Ted Grimsrud—April 26, 2021
I stumbled across a quote from James Thurber, the American humorist who died about 50 years ago: “All people should strive to learn before they die what they are running from, and to, and why.” That’s a good word about understanding Jesus’s identity—one who lived a life of running toward mercy, the path to what matters most. Then I found another quote, a profound thought from a great philosopher—Yogi Berra: “When you come to a fork in the road, take it.” In our story of Jesus, he comes to a fork in the road and takes it. And challenges us to do the same. Our question, as we read the story, is: What is this fork a choice between? Another way to ask the question: What about Jesus’s choice led to his death?
Why pay attention to Jesus?
I continue to ask the question, why do we pay attention to Jesus? Remember Albert Schweitzer’s image of modern-day people seeking to discover the historical Jesus. Modern historians peer down into the well of history and see a face and think they have found the actual face of Jesus—and don’t realize that the face they see is just their own. Schweitzer’s point is that historians, like everyone else, project themselves onto whatever image of Jesus they think they are recovering.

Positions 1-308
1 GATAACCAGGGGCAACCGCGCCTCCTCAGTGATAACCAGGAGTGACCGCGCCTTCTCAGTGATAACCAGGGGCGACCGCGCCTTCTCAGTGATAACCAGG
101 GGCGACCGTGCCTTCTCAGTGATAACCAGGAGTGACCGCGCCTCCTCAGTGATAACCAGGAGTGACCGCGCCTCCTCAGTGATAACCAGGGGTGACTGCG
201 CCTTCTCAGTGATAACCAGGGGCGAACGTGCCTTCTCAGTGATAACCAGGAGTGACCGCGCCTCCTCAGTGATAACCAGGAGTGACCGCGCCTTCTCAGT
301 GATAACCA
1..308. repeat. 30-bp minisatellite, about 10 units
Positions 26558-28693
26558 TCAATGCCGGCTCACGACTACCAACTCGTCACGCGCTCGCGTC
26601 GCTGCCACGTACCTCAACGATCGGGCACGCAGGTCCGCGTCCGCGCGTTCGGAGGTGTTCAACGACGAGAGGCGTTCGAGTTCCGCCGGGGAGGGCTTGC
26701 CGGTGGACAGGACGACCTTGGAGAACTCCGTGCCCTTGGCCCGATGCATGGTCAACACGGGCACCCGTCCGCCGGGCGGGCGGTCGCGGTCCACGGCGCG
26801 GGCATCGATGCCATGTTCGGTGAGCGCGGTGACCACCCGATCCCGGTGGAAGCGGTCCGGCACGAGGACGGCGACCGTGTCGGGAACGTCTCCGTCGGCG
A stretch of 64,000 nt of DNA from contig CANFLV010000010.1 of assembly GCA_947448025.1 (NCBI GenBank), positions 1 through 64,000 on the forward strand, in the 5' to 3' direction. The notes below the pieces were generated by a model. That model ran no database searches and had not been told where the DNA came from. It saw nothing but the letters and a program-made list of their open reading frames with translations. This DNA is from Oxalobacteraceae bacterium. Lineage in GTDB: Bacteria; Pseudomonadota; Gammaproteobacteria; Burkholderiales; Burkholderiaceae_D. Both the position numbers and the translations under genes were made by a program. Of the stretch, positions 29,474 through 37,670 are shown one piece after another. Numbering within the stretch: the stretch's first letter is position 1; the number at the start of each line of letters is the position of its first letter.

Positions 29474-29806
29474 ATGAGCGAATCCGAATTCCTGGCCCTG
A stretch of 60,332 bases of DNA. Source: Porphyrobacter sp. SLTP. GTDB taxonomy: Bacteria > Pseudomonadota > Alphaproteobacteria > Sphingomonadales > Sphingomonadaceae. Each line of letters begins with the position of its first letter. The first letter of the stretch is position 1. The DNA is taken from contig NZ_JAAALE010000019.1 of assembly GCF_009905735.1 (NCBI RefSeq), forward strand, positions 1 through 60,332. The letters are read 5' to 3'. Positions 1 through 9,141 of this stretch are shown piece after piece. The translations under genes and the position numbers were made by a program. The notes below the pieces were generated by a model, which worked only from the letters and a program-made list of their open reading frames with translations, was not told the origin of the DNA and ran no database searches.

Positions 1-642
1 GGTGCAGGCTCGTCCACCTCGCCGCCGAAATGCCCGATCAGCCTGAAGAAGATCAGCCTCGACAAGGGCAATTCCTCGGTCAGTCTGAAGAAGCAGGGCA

Now, I believe this kind of projection is not a fatal problem; we can’t help but see ourselves in Jesus. We wouldn’t pay attention to Jesus if we did not somehow think that he can help us understand ourselves, see ourselves better, become our best selves. Of course, we also wouldn’t pay attention to Jesus if we didn’t think there is in him something beyond ourselves, if we didn’t think that it is indeed possible to see something true, something of God, something that actually challenges us.